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Apr 24, 2024

Job titles of the future: AI prompt engineer

Posted by in categories: futurism, robotics/AI

A new–and increasingly common–role helps guide generative AI.

Apr 24, 2024

Some people don’t experience stress. Are they happier?

Posted by in category: health

Research shows that some types of stressors—and the way we react to them—can actually be beneficial to our overall health and well-being. Here’s how.

Apr 24, 2024

New SpaceX Starship Lunar Cargo Lander Design Unveiled by NASA

Posted by in category: space travel

What modifications will be made to SpaceX’s Starship for the Artemis missions?

— The cargo version of SpaceX’s Starship will be adapted from the human Landing systems for Artemis missions, with modifications focused on payload interfaces and deployment mechanisms, excluding human life support systems, and featuring a payload door, elevator system, and potential adaptations for larger payloads such as Rovers.

Apr 24, 2024

Time Stops at the Speed of Light. What Does that Mean?

Posted by in category: physics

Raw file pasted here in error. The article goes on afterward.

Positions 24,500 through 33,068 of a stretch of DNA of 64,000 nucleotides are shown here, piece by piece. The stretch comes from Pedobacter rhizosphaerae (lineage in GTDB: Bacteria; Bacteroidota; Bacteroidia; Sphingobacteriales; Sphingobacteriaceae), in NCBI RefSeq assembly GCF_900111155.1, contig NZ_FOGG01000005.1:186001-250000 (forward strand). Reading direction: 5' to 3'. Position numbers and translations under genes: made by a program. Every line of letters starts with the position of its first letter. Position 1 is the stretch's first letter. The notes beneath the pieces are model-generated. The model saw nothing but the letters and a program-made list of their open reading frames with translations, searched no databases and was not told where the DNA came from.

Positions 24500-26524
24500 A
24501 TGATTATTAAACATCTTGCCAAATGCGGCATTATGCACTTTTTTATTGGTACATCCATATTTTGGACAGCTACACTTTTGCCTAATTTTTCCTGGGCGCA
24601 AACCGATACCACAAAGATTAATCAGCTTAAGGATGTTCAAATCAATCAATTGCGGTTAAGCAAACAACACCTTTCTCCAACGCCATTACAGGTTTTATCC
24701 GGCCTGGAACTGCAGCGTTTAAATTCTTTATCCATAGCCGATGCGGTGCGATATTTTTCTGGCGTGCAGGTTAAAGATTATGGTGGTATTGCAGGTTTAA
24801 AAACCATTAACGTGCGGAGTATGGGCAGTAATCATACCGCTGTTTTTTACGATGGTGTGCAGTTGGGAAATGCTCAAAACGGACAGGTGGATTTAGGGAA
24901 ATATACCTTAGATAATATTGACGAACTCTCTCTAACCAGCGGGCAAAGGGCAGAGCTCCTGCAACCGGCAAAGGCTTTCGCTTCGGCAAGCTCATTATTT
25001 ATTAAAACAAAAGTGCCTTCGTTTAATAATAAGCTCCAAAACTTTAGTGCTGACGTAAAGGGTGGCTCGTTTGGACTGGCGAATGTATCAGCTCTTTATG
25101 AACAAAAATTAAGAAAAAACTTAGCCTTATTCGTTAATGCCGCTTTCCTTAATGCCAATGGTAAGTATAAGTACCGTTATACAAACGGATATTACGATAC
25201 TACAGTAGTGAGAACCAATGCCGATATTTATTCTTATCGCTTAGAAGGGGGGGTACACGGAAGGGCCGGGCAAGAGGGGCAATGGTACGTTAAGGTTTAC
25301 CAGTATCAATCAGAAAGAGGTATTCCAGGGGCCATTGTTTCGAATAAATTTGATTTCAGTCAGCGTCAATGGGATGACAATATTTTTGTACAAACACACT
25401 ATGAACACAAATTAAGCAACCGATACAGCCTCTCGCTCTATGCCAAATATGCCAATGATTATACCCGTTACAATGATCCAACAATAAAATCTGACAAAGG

Check out my course on Brilliant! First 30 days are free and 20% off the annual premium subscription when you use our link ➜

You might have heard that according to Einstein’s theories of special and general relativity time doesn’t pass for light, or that time actually stops for light. Can this possibly be correct? In this video, I will look at what the maths says and discuss what it means.

Continue reading “Time Stops at the Speed of Light. What Does that Mean?” »

Apr 24, 2024

Scientists Solve Decades-Old Microscopy Problem

Posted by in categories: biotech/medical, innovation

Studying tissues, cells, and proteins under a microscope is essential for disease prevention and treatment. This research requires accurately measuring the dimensions of these biological structures. However, when viewed through a light microscope, these samples can sometimes appear more flattened than their true form.

Researchers at Delft University of Technology have now demonstrated for the first time that this distortion is not constant, contrary to what many scientists have assumed for decades. The breakthrough, published in Optica, confirms a prediction by Nobel laureate Stefan Hell from the 90s. With an online calculation tool and software, every researcher can now determine the correct depth of a biological sample.